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Haunted Hall of Horror returns to Arena Park
Editor's Note: This post has been updated, a previous version misstated Caitlin Helterbrand's name.
The A.C. Brase Arena has been transformed again this October for the 29th annual Haunted Hall of Horror.
Kaed Horrell, assistant recreation division manager for the City of Cape Girardeau Parks and Recreation Department, has coordinated the event for the past six years, and said this year will look a little different due to the coronavirus pandemic and the addition of new features.
This year’s Haunted Hall of Horror features a maze through themed rooms with creepy clowns, a 3D Freak Show, an asylum, animatronic dolls and more, Horrell said.
“[The Haunted Hall of Horror] goes through about every part of the arena building,” Horrell said. “We have the main floor that we do a lot on, three different tunnels that go kind of under the building, and then we actually have a little spot that goes outside as well so there’s about five different areas of the haunted house itself.”
Horrell said everyone working the haunted house, including the actors, must wear facial coverings. Participants must also wear facial coverings.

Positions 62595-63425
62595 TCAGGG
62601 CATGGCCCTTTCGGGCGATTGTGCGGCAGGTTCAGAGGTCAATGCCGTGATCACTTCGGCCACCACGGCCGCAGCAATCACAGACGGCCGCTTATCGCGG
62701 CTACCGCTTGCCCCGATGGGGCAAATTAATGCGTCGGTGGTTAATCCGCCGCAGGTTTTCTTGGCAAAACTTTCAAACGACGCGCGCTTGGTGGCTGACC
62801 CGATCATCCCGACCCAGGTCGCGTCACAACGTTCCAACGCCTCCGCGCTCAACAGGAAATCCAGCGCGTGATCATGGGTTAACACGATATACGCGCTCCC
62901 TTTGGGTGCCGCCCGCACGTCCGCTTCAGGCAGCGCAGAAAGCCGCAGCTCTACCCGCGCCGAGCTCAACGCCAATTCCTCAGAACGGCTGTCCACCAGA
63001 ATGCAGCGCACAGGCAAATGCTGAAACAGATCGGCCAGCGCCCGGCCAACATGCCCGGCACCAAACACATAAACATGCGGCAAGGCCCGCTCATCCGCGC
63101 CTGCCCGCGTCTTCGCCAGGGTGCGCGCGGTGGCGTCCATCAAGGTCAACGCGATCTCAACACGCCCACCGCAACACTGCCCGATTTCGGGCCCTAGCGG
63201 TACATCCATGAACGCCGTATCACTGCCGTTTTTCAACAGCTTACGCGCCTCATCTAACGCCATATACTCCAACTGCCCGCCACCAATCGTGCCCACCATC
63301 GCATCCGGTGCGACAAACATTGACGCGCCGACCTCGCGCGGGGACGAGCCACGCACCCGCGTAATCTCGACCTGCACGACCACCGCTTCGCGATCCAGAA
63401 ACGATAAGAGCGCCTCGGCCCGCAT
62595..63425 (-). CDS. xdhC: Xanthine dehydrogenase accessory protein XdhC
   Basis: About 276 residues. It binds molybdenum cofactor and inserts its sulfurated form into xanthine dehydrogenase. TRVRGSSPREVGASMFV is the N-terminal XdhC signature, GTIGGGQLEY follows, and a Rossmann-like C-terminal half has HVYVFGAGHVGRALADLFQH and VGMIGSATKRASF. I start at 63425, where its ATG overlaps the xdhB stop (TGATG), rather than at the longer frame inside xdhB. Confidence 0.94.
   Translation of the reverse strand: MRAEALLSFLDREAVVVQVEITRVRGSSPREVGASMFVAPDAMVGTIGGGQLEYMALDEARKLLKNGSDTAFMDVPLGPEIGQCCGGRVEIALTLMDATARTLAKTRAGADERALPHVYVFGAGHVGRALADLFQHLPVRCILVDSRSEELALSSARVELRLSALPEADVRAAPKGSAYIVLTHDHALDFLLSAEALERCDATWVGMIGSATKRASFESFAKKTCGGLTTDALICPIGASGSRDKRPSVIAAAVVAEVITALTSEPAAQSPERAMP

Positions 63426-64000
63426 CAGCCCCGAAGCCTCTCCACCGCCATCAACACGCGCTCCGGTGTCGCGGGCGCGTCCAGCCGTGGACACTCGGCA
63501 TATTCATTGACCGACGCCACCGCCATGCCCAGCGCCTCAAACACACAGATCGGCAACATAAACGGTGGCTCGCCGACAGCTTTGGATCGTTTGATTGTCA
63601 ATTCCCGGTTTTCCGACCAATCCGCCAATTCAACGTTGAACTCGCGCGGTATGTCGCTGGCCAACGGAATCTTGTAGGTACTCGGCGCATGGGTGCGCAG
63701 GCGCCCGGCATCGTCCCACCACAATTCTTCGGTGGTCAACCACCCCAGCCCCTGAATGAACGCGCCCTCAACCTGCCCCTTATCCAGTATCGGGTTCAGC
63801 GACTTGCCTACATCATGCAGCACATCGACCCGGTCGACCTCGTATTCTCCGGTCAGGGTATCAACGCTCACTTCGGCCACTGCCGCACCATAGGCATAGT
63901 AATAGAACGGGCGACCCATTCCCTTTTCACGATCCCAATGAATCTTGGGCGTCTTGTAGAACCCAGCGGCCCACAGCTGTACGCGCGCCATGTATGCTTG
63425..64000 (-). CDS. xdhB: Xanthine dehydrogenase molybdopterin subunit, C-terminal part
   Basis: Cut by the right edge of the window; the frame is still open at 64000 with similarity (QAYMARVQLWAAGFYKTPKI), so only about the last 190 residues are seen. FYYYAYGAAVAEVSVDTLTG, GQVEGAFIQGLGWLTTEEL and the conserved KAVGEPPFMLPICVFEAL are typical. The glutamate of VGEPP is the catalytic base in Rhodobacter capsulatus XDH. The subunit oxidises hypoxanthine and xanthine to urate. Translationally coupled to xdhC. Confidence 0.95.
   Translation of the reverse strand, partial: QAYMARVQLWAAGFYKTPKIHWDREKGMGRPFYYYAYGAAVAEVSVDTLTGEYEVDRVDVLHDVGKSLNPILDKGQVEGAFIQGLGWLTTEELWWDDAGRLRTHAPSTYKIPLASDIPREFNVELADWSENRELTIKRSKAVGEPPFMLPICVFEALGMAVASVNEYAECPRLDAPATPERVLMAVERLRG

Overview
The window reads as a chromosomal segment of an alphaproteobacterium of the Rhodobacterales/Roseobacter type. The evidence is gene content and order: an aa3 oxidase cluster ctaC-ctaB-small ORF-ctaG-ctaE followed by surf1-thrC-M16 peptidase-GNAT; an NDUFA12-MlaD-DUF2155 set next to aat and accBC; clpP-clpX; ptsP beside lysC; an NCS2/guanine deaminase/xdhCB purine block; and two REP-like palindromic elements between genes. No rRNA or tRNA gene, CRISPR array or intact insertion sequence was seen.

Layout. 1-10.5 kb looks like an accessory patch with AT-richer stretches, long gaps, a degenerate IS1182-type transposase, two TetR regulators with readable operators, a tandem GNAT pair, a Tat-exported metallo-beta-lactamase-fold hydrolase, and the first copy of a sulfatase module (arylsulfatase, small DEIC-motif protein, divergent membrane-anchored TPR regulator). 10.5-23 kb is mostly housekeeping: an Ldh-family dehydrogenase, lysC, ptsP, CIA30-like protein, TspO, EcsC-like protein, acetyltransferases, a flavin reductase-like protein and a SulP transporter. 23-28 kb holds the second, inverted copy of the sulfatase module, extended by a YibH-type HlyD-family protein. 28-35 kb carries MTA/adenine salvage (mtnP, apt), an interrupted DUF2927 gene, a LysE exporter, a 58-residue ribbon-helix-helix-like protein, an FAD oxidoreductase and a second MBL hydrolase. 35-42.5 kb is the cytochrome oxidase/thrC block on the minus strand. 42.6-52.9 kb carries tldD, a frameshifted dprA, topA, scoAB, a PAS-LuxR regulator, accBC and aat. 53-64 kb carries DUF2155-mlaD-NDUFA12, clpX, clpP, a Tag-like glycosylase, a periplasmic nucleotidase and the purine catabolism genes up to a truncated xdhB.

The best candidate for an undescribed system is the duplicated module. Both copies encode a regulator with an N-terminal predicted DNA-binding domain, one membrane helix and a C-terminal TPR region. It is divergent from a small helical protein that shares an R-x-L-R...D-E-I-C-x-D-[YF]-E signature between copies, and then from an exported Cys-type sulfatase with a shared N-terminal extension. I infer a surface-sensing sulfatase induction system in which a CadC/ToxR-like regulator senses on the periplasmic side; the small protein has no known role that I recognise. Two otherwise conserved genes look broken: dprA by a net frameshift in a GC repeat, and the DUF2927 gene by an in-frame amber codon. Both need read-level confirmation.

The line may also be moving less quickly. In previous years, there would be two lines that would move almost like a “conga line,” Horrell said. This year, there will only be one line wrapping around the inside of the arena building with social distancing in between groups.
“We also tried to limit the number of scenes where we have multiple staff working in them so there’s not multiple people right on top of each other,” Horrell said. “We still have a couple scenes with multiple staff working in them, but most of the scenes are either one person or animatronics.”
Horrell said each night of the Haunted Hall of Horror requires approximately 40 to 50 workers, and about half of those are volunteers.
Two Southeast students volunteered to be actresses together for the Haunted Hall of Horror: junior criminal justice major Chloe Wind and junior psychology major Caitlin Helterbrand.
This was their second time volunteering in the Haunted Hall of Horror, and both girls agreed they came back because they “had so much fun doing it the first year.”
“We’re both actually acting right in the same room with some sort of meat grinder, like one of us is going to be in the meat grinder and the other one’s going to grind,” Wind said with a laugh.
Helterbrand said since they have to wear face masks this year, they only have about half of their faces to work with, so their acting and makeup are crucial.
Horrell said several other Southeast students and organizations, such as fraternities and sororities, volunteered in the Haunted Hall of Horror.
While things may be a little different this year with the pandemic, Horrell said the Parks and Recreation Department still wanted to offer the event for people who wanted to do something for Halloween.
“This is for those people who do want to have that opportunity to be able to go out, and we’re doing our best to make it a safe environment so they can come out and still be able to have fun and have a little bit of a scare,” Horrell said.
The final weekend of the Haunted Hall of Horror is Oct. 30 and 31 from 7 to 10 p.m.